Less Energy, More Results: Illinois Tech Research Aims to Show New Low-Energy Side of High-Energy Physics
In the world of particle physics, high-energy experiments and their results have often garnered the big headlines.
Illinois Institute of Technology Associate Professor of Physics Bryce Littlejohn and his team are hoping to change that.
As part of the MicroBooNE experiment at Fermi National Accelerator Laboratory that is searching for the elusive and still-theoretical sterile neutrino, Littlejohn’s team—which includes Illinois Tech graduate students Miguel Hernandez-Morquecho (Ph.D. PHYS Student) and Diego Andrade-Aldana (Ph.D. PHYS Student), postdocs Ryan Dorrill and Will Foreman, along with former graduate student Rui An (Ph.D. PHYS ’20)—was recently awarded a three-year, $1.2 million grant by the United States Department of Energy to prove that detectors that are designed to find the remnants of high-energy neutrino interactions can be used to detect low-energy interactions, as well.
“When folks in the USA created these detectors, the community wasn’t thinking that we would be able to use these detectors for this purpose,” Littlejohn says. “My group is focused on proving that we can.”
What would proving that these detectors can be used for low-energy physics mean for the field?
For starters, the already intense search for dark matter—which accounts for approximately 85 percent of the total mass within the universe—would ratchet up another level. Research opportunities never before considered would open up for upcoming experiments, including the billion-dollar Deep Underground Neutrino Experiment (DUNE), which is set to begin gathering data within the next decade, and the Short-Baseline Near Detector, which is set to begin gathering data in 2023.
“The DUNE experiment can do some really cool new physics (using low-energy detection) that we didn’t know it could do before,” Littlejohn adds. “It can look for neutrinos from the sun, not just neutrinos from our neutrino beamlines at Fermilab. We can use it to look for dark matter and do world-leading searches….With these kinds of low-energy detection capabilities, we might be able to tell the world what dark matter is with DUNE.”
Additional possibilities include observing neutrinoless double beta decay—a process that, if observed, would prove that neutrinos are their own antiparticles, answering a decades-long question about the nature of neutrinos—and using the sun’s neutrino output to learn more about the masses of the two lightest known neutrino states. These discoveries would make a significant impact on the field of particle physics, though perhaps not as much as the long-sought discovery of dark matter, according to Prof. Littlejohn. Such a discovery could usher in a new dark matter version of the ‘Particle Zoo’ revolution seen in the twentieth century, when physicists discovered many new types of quarks and established the Standard Model of particle physics.
“With dark matter, nobody has any clue what the heck this thing is; there’s a zillion theories out there,” says Littlejohn. “For example, if one sterile neutrino type is found to make up much of the universe’s dark matter content, there is likely a whole zoo of hidden particle types out there that are waiting to be discovered. That’s why it would be a revolutionary moment in particle physics….Whatever experiment really shows for sure what that (beyond the Standard Model) particle or particles is—the first one—that will win the Nobel Prize.”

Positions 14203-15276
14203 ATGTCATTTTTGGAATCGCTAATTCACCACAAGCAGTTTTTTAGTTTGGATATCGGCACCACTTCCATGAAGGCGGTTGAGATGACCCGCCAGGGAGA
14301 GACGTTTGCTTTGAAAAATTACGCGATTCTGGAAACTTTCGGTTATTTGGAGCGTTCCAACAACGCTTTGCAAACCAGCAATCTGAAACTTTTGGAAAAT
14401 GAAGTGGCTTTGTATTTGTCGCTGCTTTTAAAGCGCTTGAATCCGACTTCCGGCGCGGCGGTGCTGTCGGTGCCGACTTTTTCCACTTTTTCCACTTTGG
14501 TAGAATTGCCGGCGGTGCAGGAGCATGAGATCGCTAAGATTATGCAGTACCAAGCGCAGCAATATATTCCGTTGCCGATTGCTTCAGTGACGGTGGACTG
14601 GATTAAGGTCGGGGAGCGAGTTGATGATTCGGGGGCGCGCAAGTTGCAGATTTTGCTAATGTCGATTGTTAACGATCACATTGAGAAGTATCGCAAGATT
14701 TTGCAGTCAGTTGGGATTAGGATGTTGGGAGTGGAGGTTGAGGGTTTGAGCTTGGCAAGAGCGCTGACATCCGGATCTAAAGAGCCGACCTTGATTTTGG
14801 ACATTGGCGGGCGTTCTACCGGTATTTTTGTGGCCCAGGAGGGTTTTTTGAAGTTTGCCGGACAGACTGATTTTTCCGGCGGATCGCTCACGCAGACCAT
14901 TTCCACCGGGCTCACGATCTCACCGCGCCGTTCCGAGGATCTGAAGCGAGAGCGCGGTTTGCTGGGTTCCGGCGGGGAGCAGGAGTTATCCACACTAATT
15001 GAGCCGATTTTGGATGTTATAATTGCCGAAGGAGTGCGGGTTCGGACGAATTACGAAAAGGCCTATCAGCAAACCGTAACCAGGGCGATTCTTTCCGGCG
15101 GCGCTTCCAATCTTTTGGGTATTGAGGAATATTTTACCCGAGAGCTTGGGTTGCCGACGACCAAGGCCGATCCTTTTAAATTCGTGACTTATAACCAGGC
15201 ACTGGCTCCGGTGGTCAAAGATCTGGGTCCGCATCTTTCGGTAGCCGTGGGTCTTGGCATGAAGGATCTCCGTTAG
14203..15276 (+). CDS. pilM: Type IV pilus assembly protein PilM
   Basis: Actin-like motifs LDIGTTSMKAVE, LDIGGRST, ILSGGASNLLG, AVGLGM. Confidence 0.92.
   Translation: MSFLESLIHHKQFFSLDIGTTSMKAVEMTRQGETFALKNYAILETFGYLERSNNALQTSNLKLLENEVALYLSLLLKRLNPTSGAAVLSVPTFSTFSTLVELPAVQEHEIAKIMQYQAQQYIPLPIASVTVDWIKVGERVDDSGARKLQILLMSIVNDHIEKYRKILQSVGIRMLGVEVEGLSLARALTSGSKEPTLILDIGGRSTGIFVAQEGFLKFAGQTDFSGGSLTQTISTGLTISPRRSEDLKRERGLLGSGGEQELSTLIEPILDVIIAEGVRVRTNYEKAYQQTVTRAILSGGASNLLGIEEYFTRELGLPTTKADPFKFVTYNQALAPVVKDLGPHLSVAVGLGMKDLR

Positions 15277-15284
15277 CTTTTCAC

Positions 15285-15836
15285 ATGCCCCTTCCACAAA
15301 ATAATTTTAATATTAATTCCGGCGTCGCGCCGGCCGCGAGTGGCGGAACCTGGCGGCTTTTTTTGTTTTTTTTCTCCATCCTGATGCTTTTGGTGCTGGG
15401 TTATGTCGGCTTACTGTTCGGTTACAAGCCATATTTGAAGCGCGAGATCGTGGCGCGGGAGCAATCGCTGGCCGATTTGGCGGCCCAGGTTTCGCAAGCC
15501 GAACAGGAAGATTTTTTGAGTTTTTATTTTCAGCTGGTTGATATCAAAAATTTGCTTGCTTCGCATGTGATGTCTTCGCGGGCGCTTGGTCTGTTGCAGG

A subsection of Littlejohn’s grant from the DOE with a more tangible short-term application and potentially significant geopolitical implications deals with measuring neutrinos emitted from nuclear reactors. Since neutrinos are virtually impossible to block, these detectors could be placed near reactors to ensure that nuclear fuel is indeed being spent, and that the fuel is the correct type of material.
As countries across the globe work to reduce their stockpiles of nuclear weapons, these types of detectors could possibly be used for treaty verification, says Littlejohn, ensuring that countries are burning the weapons-grade material instead of normal reactor fuel.
“You can monitor the status and content of a nuclear reactor by looking at the neutrinos it emits,” Littlejohn says. “You need a method of proving that you are burning that weapons-grade stuff instead of just normal reactor fuel; a neutrino detector can show you the difference between those two scenarios.”
For Littlejohn’s team, the ultimate goal with this research is not just to prove low-energy detection is possible, but to set a baseline for how good these detectors can be at measuring those energies. Though Littlejohn doesn’t expect the standard his team sets with current detectors to be precise enough to measure dark matter or neutrinoless double beta decay, setting the initial baseline will allow the field to perfect the technology to eventually reach levels of precision to make field-changing discoveries.
“There’s a whole bunch of detector experts who can think of all sorts of amazing, interesting ways beyond my expertise to make these detectors behave better, to improve their performance,” Littlejohn says. “Once we lay down the baseline for them, they’ll go and they’ll figure out what we need to do to make it what it needs to be.”
Photo: Associate Professor of Physics Bryce Littlejohn